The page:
Based on some of the synthetic test results, we know that the PB278Q's panel is good in certain situations, yet it seems like ASUS made some missteps. Under no circumstance should a panel with such poor uniformity make it through the QA process for a $700 product. We normally overlook uniformity in our generalized overview since it can vary from one panel to the next (the same can be said in this situation) but reading through forums and retailer product pages reveals this issue to be quite prevalent. If ASUS had simply ensured the panel was even remotely uniform, or had taken the effort to calibrate settings like their competitors, they could have avoided this overly disappointing out-of-box experience. Luckily, fast-paced games and movies didn't highlight the uniformity issue. It will however be noticed when photo editing or using a word processing program.

Then there’s ASUS’ inclusion of a glossy screen coating. Even in a moderately lit room the amount of glare and reflections coming off the panel can be extremely annoying. From our experiences with its blown out color profile and reflective surfaces, the PB278Q initially seems to be targeted towards the Best Buy crowd rather than its intended enthusiast niche. However, as with many items, the glossy versus non-glossy argument generally boils down to personal preference.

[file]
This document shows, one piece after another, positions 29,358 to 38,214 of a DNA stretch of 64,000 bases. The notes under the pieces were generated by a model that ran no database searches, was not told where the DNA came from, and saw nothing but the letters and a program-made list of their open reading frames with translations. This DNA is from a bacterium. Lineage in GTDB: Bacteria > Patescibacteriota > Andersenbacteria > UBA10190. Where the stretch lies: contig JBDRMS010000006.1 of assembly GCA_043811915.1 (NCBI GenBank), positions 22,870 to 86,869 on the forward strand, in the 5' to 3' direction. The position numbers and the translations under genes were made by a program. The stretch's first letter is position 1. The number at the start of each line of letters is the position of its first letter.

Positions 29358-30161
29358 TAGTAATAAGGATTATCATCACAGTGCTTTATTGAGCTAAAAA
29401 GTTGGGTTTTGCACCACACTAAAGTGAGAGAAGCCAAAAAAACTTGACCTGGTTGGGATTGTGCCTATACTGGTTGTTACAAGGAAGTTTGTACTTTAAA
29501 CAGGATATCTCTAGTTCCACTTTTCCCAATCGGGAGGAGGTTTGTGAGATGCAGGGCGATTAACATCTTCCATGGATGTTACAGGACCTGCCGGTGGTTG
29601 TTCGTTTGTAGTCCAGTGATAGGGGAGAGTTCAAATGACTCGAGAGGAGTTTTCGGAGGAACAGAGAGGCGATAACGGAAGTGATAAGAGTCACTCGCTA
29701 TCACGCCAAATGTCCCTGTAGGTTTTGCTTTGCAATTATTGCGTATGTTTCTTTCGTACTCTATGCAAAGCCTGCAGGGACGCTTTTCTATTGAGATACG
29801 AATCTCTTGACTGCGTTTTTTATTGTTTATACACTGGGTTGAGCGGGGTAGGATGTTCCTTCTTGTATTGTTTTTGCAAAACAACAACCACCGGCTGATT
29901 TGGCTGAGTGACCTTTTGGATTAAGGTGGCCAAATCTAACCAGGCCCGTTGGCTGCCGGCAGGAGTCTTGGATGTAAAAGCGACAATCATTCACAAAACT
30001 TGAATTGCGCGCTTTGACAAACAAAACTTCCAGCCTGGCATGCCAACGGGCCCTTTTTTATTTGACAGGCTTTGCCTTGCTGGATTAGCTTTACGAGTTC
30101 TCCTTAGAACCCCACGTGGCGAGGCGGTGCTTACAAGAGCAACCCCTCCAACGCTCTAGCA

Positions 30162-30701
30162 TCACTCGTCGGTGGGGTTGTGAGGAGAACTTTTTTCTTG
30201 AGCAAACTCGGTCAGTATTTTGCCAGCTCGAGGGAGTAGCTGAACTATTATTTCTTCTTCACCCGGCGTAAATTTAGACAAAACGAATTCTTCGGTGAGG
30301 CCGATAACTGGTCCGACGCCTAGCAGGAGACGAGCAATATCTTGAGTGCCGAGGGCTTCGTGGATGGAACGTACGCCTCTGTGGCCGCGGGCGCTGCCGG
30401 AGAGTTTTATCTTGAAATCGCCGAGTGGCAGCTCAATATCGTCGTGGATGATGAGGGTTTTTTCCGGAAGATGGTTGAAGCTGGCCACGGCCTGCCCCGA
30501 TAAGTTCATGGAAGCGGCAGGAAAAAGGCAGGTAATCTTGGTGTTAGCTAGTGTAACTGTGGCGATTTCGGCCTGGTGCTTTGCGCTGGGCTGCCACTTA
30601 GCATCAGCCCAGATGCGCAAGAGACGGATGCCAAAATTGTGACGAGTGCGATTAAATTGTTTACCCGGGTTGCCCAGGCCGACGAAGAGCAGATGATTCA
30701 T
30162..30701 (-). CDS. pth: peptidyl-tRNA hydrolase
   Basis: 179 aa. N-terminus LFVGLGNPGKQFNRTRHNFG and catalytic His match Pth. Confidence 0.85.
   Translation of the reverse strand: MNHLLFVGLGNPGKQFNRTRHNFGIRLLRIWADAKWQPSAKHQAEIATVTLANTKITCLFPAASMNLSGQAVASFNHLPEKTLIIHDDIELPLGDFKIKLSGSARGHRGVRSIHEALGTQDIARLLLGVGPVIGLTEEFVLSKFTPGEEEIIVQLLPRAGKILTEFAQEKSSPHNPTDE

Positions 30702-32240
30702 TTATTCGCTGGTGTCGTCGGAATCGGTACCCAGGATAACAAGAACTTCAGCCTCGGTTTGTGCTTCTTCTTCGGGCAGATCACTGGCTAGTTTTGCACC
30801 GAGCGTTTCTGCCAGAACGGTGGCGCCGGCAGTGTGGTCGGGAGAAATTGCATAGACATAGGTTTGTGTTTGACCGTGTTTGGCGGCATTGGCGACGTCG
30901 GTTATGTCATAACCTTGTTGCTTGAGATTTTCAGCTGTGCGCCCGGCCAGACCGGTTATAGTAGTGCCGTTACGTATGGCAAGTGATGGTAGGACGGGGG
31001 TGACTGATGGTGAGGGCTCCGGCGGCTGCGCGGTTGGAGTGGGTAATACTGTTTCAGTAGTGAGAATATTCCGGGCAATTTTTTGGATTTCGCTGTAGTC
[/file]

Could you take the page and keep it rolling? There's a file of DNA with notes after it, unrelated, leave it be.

Thankfully, the PB278Q does have an ace up its sleeve: superior gaming abilities. Not only is it less expensive than Samsung’s SyncMaster 27A850 but in darkened environments the two monitors are evenly matched in terms of latency, input lag and motion clarity. That’s high praise for ASUS since up until now we considered the 27A850 to be one of the best gaming-grade high resolution monitors available.

Unfortunately, the PB278Q is unable to compete against the slightly more expensive Dell UltraSharp U2713HM in terms of overall value. Unlike ASUS, Dell factory calibrates their monitor's colors to ensure a correct initial profile. Even the extensive input options of the PB278Q are matched by the U2713 and Dell ups the ante with USB 3.0 capabilities, an excellent anti-glare coating, better panel uniformity and a comprehensive zero bright pixel guarantee. This devastating left-right-left combination leaves the ASUS PB278Q’s status battered and bruised outside of gaming and overall cost scenarios.

Thankfully, unlike what Hollywood would lead you to believe, there can be more than one winner. The victor here is neither Samsung, Dell, ASUS nor any other manufacturer. Rather, this battle between the market’s display titans ultimately benefits the consumer. Having another good option like ASUS’ PB278Q in the $700 price range will be a boon for you and I since selection breeds competition, innovation and (hopefully) lower prices. However, the ASUS PB278Q clearly shows that manufacturers are going to have to bring their "A" game if they want to compete in this marketplace. All is not lost though. If ASUS is able the lower their price by a fraction or other competing options loose their current rebates, the PB278Q would be a great option for budget constrained consumers who aren't willing to settle for TN monitors, and can dedicate TLC and patience towards calibration.